5 Things to Know About Collateral Financing


Collateral financing is under the microscope in China. Using commodities as collateral for loans is legal in China. But authorities in April raised concerns that the practice could pose a risk to the financial system. So what is collateral financing? Here are five things to know.

#1: What is collateral financing?

Collateral financing refers a type of loan relatively common in China that is guaranteed by commodities — usually imports. This allows Chinese borrowers access to credit outside China’s conventional lending avenues. Some of these loans in recent years have been short-term foreign loans taken out by Chinese firms. The loans are typically invested in real estate or money-market instruments.

#2: Is collateral financing legal?

The practice of using commodities to back loans is legal in China, and has been used to get billions of dollars of capital into the country, helping fuel economic growth. But Chinese authorities in April raised concerns the practice could pose a systemic risk to the financial system.

#3: What is the possible problem with such loans in the Qingdao case?

Several executives at Western banks said they made loans to entities linked to a firm in China’s eastern port city of Qingdao that may have issued more than one receipt for the same collateral, using it to back multiple loans. Using the same cargo as collateral to back multiple loans is illegal, and is now the subject of an ongoing probe.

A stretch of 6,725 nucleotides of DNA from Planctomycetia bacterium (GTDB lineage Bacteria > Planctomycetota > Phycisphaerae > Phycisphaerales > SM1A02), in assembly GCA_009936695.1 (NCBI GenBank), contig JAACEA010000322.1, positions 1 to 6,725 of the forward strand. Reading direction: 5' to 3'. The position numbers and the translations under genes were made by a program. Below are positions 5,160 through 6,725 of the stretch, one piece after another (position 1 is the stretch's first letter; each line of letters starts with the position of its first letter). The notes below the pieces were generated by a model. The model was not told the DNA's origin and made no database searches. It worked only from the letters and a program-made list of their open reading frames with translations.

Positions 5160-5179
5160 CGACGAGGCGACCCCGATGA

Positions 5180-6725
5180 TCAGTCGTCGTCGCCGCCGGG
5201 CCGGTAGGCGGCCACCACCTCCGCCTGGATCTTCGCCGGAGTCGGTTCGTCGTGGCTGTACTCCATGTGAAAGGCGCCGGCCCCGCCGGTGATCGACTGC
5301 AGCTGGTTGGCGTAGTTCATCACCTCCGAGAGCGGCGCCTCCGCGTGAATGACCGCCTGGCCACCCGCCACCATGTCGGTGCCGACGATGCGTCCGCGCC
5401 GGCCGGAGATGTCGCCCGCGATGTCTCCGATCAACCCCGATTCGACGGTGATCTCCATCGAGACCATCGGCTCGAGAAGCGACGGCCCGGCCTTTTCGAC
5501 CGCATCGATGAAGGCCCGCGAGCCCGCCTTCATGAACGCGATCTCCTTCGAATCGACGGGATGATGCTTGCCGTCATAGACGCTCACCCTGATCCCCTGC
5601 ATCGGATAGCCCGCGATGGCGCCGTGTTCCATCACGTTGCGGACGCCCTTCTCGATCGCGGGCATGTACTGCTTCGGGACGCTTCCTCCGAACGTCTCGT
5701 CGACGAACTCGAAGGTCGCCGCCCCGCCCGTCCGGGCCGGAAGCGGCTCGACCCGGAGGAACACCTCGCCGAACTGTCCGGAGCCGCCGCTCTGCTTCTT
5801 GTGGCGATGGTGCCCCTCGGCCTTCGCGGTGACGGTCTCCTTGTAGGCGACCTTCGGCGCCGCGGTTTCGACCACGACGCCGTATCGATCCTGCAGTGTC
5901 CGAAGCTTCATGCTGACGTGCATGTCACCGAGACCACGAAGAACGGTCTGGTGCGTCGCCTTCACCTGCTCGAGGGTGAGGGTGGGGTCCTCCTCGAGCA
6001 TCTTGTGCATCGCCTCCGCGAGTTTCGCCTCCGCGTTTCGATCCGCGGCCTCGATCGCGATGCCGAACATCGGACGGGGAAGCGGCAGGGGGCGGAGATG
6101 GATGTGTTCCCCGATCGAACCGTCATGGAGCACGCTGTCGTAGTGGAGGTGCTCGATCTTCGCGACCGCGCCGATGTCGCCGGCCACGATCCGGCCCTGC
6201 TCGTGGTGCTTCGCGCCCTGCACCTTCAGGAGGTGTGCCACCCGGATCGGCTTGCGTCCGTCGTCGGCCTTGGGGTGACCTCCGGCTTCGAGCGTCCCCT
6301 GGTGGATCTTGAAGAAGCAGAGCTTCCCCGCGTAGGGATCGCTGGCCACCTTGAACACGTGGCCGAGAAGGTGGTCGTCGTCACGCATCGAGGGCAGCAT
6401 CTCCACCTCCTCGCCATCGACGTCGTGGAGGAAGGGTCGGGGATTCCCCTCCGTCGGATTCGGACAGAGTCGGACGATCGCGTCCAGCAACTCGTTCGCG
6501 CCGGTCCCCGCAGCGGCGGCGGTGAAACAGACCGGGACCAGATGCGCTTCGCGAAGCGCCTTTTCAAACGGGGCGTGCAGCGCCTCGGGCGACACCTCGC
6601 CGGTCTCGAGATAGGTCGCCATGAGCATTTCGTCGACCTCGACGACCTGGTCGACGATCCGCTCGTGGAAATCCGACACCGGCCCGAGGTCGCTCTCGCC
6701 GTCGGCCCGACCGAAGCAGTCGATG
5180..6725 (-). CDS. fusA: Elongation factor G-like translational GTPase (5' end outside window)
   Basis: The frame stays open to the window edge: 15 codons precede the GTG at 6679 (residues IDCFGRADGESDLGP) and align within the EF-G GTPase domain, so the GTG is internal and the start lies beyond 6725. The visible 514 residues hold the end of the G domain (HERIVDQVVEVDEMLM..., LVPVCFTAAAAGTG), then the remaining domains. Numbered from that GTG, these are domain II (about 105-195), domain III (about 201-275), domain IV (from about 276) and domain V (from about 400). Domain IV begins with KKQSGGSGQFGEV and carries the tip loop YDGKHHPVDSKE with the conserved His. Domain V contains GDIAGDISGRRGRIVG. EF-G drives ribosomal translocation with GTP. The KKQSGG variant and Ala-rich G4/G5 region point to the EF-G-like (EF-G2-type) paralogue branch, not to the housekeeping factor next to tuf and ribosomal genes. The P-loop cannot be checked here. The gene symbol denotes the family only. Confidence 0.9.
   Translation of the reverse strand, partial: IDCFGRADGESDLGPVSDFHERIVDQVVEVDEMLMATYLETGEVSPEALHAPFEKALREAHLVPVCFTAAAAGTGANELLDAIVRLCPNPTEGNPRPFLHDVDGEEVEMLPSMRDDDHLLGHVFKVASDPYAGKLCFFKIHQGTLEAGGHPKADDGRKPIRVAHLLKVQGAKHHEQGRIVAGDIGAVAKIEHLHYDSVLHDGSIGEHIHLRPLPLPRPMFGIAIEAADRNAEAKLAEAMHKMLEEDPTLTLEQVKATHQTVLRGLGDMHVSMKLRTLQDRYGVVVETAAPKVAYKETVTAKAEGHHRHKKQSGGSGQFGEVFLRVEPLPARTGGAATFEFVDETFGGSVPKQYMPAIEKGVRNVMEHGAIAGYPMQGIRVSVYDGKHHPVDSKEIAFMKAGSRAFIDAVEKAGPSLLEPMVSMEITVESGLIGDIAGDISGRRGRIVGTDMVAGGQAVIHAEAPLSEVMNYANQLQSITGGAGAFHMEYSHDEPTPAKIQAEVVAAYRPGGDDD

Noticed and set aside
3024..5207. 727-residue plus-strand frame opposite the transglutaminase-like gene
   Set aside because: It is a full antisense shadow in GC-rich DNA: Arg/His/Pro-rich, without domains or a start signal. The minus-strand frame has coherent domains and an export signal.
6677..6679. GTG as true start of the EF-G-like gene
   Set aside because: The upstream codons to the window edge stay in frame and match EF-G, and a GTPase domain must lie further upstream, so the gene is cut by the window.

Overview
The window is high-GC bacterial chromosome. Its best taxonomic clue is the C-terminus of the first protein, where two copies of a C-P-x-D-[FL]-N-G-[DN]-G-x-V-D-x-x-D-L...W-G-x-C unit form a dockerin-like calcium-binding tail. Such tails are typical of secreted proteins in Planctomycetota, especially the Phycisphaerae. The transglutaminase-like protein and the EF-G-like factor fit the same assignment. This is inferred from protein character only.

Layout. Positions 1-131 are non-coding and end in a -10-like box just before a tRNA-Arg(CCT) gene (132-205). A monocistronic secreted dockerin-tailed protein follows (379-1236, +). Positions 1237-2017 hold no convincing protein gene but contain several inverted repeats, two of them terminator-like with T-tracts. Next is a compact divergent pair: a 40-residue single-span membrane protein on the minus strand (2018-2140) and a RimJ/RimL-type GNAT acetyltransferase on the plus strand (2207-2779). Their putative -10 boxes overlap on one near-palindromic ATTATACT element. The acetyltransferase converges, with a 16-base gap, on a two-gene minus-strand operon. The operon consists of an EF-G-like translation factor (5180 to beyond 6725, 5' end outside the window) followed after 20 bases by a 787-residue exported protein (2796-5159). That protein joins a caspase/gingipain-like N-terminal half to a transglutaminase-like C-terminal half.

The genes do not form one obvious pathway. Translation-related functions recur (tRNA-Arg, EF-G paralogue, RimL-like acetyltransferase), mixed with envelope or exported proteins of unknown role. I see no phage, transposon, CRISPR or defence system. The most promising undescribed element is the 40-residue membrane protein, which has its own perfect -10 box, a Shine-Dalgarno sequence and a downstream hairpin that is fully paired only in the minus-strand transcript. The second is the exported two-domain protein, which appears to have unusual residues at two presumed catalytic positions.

#4: How did collateral financing come about?

Loans backed by imported commodities have been in existence in China for 10 years or more, the legacy of a relatively fledgling credit sector where various forms of physical collateral were often accepted by lenders as a guarantee for loans. But metal-backed financing really began to boom in 2011, when the government ended a massive three-year stimulus program and regulators began to set tighter limits on conventional channels of credit. That’s when traders began increasingly to turn to metal-backed loans as a means to sidestep mainstream lending.

Goldman Sachs Group Inc. estimates that some $110 billion in foreign-exchange inflows in the past four years have come from this kind of lending.

#5: What kinds of commodities are involved?

Copper became a favored vehicle because, on a per-ton basis, it holds a relatively high value among metals – almost six times the value of aluminum and 67 times the value of iron ore – yielding more credit for the same volume of import. It’s also fairly abundant and easy to obtain. However, most commodities, including zinc, palm oil and soybeans, can and have been similarly used as such collateral.

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17 June 2014 | 1:40 am – Source: blogs.wsj.com

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